LensTip.com

Lens review

Fujifilm Fujinon XF 35 mm f/1.4 R

10 September 2012
Arkadiusz Olech

8. Vignetting

The Fujifilm X-Pro1 body we tested our lens on doesn’t allow you to switch the vignetting correction off completely and on JPEG files it is partially removed. If you want to know the real performance of the optics (and it matters the most in a test of a lens) you have to take into account RAW files as well.

JPEG RAW
f/1.4 f/1.4
Fujifilm Fujinon XF 35 mm f/1.4 R - Vignetting Fujifilm Fujinon XF 35 mm f/1.4 R - Vignetting
f/2.0 f/2.0
Fujifilm Fujinon XF 35 mm f/1.4 R - Vignetting Fujifilm Fujinon XF 35 mm f/1.4 R - Vignetting
f/2.8 f/2.8
Fujifilm Fujinon XF 35 mm f/1.4 R - Vignetting Fujifilm Fujinon XF 35 mm f/1.4 R - Vignetting


In the case of JPEG files the vignetting is not a serious problem. At the maximum relative aperture it amounts to 24% (-0.79 EV) and it decreases to 17% (-0.55 EV) by f/2.0. What’s interesting, further stopping down helps very slightly because by f/2.8 the brightness loss in the corners gets to just 13% (-0.39 EV) and by f/4.0 it is 10% (-0.30 EV).


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As we mentioned the real performance of the optics of the tested lens can be assessed only on RAW files. Here the vignetting is showed in all its glory. At the maximum relative aperture it reaches a very high value of 45% (-1.74 EV) and it is still visible on stopping down to f/2.0, where it gets to 28% (-0.95 EV). The aberration becomes moderate by f/2.8 and f/4.0, where it is respectively 18% (−0.60 EV) and 15% (−0.46 EV). Further stopping down doesn’t cause any measurable decrease of that aberration.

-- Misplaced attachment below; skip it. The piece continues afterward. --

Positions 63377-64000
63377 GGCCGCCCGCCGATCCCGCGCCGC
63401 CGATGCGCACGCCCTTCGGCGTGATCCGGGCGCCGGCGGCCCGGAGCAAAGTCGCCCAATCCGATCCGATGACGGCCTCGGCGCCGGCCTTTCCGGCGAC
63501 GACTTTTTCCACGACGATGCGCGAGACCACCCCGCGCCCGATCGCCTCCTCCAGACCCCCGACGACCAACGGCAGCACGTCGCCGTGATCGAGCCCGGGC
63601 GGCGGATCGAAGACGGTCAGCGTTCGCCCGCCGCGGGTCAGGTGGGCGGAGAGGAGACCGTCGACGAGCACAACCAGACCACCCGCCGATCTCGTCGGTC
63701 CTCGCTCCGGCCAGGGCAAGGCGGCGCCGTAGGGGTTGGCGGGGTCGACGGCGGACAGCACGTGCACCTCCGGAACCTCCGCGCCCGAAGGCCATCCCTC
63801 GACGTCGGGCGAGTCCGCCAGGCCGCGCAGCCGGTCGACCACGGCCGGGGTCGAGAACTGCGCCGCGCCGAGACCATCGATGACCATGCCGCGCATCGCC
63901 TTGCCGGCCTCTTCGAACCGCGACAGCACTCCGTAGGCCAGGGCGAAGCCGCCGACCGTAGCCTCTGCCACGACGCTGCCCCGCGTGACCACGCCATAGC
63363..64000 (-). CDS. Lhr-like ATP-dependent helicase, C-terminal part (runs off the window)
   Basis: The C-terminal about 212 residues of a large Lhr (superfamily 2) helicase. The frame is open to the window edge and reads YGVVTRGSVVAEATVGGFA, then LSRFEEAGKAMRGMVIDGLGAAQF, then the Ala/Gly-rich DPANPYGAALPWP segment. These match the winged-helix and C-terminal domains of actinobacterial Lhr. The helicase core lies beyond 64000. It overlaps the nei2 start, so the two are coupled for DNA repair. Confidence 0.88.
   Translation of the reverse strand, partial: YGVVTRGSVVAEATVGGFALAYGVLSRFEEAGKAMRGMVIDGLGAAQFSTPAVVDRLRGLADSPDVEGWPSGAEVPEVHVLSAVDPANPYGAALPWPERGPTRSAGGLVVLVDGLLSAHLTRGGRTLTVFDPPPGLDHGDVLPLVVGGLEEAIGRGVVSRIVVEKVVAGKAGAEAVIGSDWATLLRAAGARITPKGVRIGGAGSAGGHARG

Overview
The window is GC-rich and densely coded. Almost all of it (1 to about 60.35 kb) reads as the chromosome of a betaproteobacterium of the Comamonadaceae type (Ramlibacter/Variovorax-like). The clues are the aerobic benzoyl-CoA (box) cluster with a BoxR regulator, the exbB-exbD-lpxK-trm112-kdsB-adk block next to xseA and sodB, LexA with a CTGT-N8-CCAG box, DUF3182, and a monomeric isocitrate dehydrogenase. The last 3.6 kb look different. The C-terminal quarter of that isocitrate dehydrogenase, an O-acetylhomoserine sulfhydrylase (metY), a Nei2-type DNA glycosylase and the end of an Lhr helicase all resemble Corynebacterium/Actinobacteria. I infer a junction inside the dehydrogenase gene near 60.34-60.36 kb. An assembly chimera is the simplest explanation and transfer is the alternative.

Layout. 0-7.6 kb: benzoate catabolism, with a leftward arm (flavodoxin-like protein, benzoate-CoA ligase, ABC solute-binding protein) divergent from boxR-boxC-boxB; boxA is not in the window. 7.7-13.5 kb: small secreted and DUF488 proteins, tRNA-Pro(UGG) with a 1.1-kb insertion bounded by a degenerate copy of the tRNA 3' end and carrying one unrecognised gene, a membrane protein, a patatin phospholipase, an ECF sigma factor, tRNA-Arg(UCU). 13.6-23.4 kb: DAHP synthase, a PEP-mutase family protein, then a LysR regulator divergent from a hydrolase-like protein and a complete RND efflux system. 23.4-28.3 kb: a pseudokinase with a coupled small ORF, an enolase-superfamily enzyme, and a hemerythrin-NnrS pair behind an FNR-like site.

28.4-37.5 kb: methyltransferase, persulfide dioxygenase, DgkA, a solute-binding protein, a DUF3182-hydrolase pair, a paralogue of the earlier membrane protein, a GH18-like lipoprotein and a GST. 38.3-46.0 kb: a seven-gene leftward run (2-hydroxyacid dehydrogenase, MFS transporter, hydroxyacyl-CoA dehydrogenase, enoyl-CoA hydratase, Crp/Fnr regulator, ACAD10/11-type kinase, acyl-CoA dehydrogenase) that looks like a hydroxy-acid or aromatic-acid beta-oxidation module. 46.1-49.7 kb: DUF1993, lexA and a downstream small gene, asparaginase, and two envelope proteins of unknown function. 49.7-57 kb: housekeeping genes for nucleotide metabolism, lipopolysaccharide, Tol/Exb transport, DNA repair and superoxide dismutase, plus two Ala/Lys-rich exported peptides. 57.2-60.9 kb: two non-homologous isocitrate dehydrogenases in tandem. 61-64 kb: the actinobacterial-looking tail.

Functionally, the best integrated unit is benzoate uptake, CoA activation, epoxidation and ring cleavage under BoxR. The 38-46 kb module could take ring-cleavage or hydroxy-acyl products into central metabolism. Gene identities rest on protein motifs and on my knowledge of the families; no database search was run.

The chart below shows a comparison between the results of the Fujinon and other standard lenses, designed for smaller sensors. The Fujinon loses the duel with the Sigma even though its field of view is a bit smaller so easier to correct. Perhaps a small distance between the rear element and its sensor is to blame – in mirrorless systems it might cause telecentricity problems. Compared to 1.8/35 instruments the Fujinon, with its faster relative aperture, is better for a change, showing the vignetting more or less the same as them. On stopping down to f/2.0 the Fujinon’s results are definitely the best.


Fujinon
1.4/35
Sony
DT 1.8/35
Nikkor
1.8/35
Sigma
1.4/30
f/1.4–1.8
45%
44%
37%
35%
f/2.0
28%
39%
31%
28%
f/2.8
18%
14%
22%
22%


To sum up in this category the tested lens doesn’t impress much. A noticeable defeat with the Sigma 1.4/30, with a bit wider angle of view, gives a lot food for thought. Perhaps the constructors focused too much on small physical dimensions of this lens. Currently the Fujinon 1.4/35 fits very well the X-Pro1 body but even if it was slightly bigger the whole set wouldn’t lose its nifty shape and it would still remain physically light; still constructing a bigger lens might have prevented the vignetting problems and improved the image quality on the edge of the frame.

Fujifilm Fujinon XF 35 mm f/1.4 R - Vignetting